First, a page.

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She shot him a look over her shoulder as she put the coffee mugs in the sink, and I suddenly felt sick. Had anyone ever looked at me like that? No, probably not. George spent most of our marriage looking at the television. I was ripe with jealousy.

“I better go,” I said, tugging on Mercy’s little foot. She smiled at me before yanking it away. “Thanks so much for having me.”

“Fig, you should come to our girls’ night next time we have one,” Bad Mommy said, drying her hands on a dishtowel and walking around the island to stand in front of me. “Some of the girls in the neighborhood, every other Friday night. That way you can meet some new people. Get out of the house.”

Darius was nodding his head even as Mercy tried to stick her fingers up his nose.

“That would be lovely,” I said. “What time?”

“We meet over here at six o’ clock,” she said, shooting Darius a look. “Six,” she emphasized again. He bobbed his head guiltily.

“Sometimes things run late at the office,” he said. “Jolene gets really upset if I’m late every other Friday at six o’clock.” She threw her dishtowel at him and he caught it with a smile. When he winked at her I got butterflies.

Yup, I felt sick. More and more by the minute. I edged my way to the door and the Averys followed me.

“Goodnight then. I’ll see you on Friday.”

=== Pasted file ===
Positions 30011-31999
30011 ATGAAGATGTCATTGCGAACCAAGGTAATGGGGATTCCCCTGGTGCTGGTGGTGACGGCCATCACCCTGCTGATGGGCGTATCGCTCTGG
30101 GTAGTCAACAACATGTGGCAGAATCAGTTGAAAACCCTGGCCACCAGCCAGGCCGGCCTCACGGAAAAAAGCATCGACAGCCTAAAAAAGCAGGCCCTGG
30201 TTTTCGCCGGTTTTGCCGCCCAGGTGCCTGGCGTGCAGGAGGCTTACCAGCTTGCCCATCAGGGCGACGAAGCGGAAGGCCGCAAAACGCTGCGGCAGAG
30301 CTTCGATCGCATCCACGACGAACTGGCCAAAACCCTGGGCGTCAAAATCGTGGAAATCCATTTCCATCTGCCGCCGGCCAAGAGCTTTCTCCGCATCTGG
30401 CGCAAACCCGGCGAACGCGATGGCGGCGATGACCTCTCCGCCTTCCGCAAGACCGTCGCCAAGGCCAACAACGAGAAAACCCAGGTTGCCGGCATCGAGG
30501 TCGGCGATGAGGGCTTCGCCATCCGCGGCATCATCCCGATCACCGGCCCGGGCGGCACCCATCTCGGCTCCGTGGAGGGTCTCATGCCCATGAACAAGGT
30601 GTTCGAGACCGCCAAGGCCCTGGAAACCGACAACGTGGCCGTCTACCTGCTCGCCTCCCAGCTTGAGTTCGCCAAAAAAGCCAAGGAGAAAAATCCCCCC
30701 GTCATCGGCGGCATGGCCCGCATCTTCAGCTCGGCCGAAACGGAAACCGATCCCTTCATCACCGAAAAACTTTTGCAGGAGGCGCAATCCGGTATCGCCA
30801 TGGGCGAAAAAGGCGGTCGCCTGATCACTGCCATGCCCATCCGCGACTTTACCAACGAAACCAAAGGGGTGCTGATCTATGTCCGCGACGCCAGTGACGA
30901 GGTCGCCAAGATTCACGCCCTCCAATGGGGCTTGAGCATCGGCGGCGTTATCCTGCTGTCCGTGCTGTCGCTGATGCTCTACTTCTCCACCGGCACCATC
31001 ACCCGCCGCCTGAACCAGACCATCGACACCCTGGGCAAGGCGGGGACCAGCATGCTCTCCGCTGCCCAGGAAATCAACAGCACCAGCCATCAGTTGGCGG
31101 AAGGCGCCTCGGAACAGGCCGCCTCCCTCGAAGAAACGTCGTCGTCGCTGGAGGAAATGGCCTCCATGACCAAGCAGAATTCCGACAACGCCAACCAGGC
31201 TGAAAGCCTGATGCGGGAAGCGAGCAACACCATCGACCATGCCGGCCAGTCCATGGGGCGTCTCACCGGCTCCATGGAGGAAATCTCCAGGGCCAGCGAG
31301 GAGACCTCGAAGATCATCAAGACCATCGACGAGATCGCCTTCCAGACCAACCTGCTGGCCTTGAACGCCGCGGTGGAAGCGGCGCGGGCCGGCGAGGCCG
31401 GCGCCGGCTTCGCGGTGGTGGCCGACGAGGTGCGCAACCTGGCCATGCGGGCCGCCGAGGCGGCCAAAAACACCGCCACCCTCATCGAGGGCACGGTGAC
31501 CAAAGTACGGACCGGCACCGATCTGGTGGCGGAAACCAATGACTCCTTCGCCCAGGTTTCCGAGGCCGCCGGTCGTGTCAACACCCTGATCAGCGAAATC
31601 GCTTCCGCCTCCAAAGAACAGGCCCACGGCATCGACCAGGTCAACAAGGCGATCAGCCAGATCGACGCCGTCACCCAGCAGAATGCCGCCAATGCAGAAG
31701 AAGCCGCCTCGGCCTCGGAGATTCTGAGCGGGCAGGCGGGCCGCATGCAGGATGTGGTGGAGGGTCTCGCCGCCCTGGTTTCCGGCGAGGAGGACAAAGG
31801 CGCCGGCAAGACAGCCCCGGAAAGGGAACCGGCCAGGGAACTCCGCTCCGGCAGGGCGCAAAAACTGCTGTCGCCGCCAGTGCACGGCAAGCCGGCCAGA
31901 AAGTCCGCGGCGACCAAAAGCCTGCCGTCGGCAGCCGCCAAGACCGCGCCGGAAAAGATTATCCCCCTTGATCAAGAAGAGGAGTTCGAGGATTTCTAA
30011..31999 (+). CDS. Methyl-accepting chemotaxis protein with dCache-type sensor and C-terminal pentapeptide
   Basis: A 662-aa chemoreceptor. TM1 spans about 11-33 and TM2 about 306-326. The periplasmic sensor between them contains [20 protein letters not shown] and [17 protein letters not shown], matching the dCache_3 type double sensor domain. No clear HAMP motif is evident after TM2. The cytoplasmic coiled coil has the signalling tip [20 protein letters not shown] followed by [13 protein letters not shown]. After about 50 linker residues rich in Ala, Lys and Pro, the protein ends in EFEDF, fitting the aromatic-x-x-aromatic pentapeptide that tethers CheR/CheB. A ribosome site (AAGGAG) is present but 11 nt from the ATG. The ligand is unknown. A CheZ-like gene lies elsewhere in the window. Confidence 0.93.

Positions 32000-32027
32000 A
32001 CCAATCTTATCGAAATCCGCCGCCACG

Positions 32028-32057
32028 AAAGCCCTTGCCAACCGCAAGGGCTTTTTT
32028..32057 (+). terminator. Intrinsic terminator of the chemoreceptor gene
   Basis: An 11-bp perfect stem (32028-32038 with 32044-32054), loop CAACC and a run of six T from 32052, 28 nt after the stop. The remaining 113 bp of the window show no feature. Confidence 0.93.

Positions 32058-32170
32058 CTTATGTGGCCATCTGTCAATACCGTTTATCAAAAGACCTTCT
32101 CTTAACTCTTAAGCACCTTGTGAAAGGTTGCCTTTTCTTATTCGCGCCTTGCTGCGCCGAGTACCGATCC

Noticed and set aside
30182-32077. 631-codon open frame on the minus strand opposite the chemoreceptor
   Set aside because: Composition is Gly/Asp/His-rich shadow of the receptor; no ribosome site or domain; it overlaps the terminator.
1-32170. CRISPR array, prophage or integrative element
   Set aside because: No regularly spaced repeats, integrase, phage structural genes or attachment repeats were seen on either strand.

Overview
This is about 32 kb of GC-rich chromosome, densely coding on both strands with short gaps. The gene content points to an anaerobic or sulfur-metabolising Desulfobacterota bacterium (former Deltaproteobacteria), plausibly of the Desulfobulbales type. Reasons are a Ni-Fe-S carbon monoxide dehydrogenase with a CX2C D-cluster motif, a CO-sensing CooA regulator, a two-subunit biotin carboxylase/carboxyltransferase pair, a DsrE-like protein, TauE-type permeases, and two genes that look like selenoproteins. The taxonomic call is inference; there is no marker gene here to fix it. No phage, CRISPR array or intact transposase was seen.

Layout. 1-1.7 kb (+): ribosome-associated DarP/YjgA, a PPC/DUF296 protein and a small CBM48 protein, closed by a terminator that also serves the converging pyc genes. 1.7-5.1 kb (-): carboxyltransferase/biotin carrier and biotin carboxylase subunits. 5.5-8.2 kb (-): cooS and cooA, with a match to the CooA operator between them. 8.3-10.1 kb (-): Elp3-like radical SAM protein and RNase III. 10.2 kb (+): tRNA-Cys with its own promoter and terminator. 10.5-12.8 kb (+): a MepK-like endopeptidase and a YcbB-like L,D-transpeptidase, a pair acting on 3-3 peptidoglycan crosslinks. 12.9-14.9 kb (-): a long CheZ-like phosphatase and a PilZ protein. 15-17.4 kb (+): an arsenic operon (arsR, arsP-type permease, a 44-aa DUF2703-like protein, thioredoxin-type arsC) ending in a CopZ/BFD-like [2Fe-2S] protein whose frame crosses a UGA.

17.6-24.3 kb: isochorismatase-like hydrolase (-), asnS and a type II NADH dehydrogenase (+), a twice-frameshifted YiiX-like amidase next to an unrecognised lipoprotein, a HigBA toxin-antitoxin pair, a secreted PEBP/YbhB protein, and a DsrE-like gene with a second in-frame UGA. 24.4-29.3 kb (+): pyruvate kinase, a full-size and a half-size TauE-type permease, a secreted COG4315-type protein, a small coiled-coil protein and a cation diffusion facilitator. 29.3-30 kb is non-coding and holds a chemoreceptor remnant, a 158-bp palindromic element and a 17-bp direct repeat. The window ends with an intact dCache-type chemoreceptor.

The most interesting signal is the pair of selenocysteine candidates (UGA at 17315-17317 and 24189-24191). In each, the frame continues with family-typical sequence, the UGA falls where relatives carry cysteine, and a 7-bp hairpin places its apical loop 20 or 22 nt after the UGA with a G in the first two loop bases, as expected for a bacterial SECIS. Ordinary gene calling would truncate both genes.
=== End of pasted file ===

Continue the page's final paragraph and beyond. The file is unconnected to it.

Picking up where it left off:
They stood waving at me all the way back to my house. What a perfect fucking family. Tonight, I decided, I would have two shortbreads.

I watched them arrive from my bay window. Hens, six of them, though Bad Mommy told me the number always varied depending on who was free to come. Three of them were skinny, and the other three were skinnier than the skinny ones. I tugged on the floral top I’d chosen. It was the only going-out shirt I had, unless you counted my Christmas sweater collection, but you couldn’t wear sequined Christmas trees in July, could you? At the last minute I changed into a light sweater with blue snowflakes on it. They were all wearing skinny jeans or tight dresses that showed off their rumps. The only thing I had that remotely resembled skinny jeans were the workout pants I bought to steal the Averys’ mail. I pulled them out of the wash, giving them a sniff before I put them on. Looking at myself in my full-length mirror, I smiled. All I needed now was something for height since I was on the short side. I settled on black sandals I’d bought a year ago and never worn. I ran a brush through my hair one last time and put on some lipstick. I wished I hadn’t been binge-eating shortbreads all week, promising myself I’d work it off later. Fuck them. I was beautiful just the way I was. George had put me down for years. I wasn’t going to let a bunch of skinny bitches do the same. I marched out of my house, almost forgetting to lock the front door in my determination.

Their door opened before I could knock. Bad Mommy stood in the doorway, a cocktail already in hand, her cheeks rosy, and her eyes shining.